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  • 8th grade is the end of the Middle School years, and below are some (hopefully) helpful tips & tricks to assist our Falcon Scholars in making the most of this year!

    • Change is not a bad word.  You have changed, and will continue changing, growing into your future self, each day.  This may mean that friendships change too.  It will be okay. 

    • Make amends, and move forward.  Perhaps something ended on a bad note, use your final year in Middle School to make amends - apologize for bad behavior, recognize you may not get an apology from others for their bad behavior. Prepare to move forward by envisioning the type of person you want to be and who will be around you supporting those goals. 

    • Recognize that some of your friend groups may split off to a different path.  As our Falcons get used to flying, they will leave the nest of Middle School and soar into new adventures.  Some will flock together to the next adventure, others will fly in a different direction. Friendships are not limited to a certain number of people.

    • It all ends with effort.  Sometimes we win, sometimes we fail; but both outcomes start with effort. If we win, reflect on what helped with the success.  If we fail, reflect on what could have been done differently. 

    • It's still okay to ask.  Questions help us find solutions, and move towards the best choice. If you are not sure where to start, begin with that question, "Where should I start?". 

    • Now is the best time to plan for tomorrow.  The end of Middle School is closer than the beginning, but what happens next?  Start putting together your future by planning for tomorrow, and tomorrow's tomorrow.  Start small and soon you will find you have planned out what electives would be best in High School, or what the requirements are for a career of interest. 
    • This is a small path, on a much longer journey.  What we learn and take away from our Middle School years will help us as we move into High School, Trade School, College, Universities, and into our career path.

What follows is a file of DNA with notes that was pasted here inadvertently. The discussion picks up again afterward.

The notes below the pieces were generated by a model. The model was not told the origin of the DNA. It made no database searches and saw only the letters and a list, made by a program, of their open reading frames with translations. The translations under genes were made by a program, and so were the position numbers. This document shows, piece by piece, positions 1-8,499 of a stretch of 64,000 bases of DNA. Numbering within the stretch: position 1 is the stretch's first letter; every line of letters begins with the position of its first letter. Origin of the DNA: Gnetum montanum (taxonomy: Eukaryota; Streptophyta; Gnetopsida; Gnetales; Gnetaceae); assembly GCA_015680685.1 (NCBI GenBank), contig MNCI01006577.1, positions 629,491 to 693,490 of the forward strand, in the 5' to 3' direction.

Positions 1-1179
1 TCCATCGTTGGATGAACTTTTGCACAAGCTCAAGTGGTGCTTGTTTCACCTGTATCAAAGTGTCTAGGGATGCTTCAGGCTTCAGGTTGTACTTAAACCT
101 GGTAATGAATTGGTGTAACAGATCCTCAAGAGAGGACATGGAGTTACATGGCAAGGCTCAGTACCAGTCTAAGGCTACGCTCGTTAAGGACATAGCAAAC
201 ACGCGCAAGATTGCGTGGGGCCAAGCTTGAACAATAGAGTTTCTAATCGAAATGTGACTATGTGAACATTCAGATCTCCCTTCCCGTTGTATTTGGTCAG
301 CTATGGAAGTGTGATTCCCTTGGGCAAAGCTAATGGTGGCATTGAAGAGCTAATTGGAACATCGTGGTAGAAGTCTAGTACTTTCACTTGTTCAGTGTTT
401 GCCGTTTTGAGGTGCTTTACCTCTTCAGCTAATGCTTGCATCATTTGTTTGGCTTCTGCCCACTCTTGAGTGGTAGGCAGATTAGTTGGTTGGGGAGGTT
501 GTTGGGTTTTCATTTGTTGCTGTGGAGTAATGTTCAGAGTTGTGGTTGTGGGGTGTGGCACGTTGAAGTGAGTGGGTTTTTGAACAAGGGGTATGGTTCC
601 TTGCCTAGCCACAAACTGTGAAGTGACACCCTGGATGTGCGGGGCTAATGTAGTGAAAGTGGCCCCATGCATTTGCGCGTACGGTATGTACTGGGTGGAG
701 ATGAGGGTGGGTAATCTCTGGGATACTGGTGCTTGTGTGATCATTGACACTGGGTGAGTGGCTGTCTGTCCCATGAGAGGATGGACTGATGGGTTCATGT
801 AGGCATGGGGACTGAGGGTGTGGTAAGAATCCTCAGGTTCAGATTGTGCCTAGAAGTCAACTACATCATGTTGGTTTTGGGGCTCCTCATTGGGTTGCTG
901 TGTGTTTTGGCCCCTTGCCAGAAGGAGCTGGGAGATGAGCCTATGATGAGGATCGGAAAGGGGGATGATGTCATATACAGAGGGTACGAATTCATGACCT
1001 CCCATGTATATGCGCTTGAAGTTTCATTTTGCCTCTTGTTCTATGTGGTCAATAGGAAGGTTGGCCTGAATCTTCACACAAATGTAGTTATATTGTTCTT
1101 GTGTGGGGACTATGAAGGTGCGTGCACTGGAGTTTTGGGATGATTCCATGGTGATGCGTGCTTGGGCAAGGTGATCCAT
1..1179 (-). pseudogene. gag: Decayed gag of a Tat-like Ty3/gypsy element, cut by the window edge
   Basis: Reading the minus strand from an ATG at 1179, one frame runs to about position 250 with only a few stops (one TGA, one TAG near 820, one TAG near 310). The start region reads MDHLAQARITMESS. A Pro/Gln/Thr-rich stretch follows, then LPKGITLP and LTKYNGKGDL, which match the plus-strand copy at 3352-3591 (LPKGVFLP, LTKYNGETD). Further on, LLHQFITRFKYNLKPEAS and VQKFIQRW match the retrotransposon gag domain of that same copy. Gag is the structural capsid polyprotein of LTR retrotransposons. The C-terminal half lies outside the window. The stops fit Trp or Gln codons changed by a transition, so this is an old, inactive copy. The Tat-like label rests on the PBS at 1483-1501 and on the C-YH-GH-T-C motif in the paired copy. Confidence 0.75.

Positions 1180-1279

Being told to study may not be as helpful as being told how to study.  Below are some helpful hints to make the most out of your study time: 

    • Take notes in class to review later.  Class time is often when we are able to engage with our teachers and obtain feedback or clarification on what is being taught.  Taking notes during class that can be reviewed later will help narrow down topics specifically discussed by the teacher.

    • Learn key words through index study cards.  Remembering full pages of text is not always realistic.  However, learning key words and understanding them is a managable task.  These words are often in bold in textbooks or gone over in depth by the teacher to help narrow down what is relavent to the topic. 

    • Learn more about how you learn.  People all learn information differently. How do you learn best? 
      • Visual or Spatial learners are those who prefer learning by observing things.
      • Auditory or Aurel learners are good listeners who normally learn best through verbal presentations like lectures and speeches. 
      • Verbal or Linguistic learners prefer using words, both in speech and writing. 
      • Physical or Kinetic learners learn best when they can do rather than see or hear.
      • Logical or Mathematical learners function and solve complex problems by employing strategies and their scientific way of thinking.
      • Social or Interpersonal learners know how to communicate effectively and enjoy collaborating with others, brainstorming and discussing ideas and concepts.
      • Solitary or Intrapersonal learners prefer being away from the crowds and learn best in a quiet place where they can focus on the task at hand.

        Once you know what type of learning you are, you can develop a pattern of studying that meets your individual needs. 

    • Make studying a priority.  There may be more interesting things to do than studying, but by making it a priority to spend 15 - 30 minutes after school studying, the understanding gained will open pathways to success.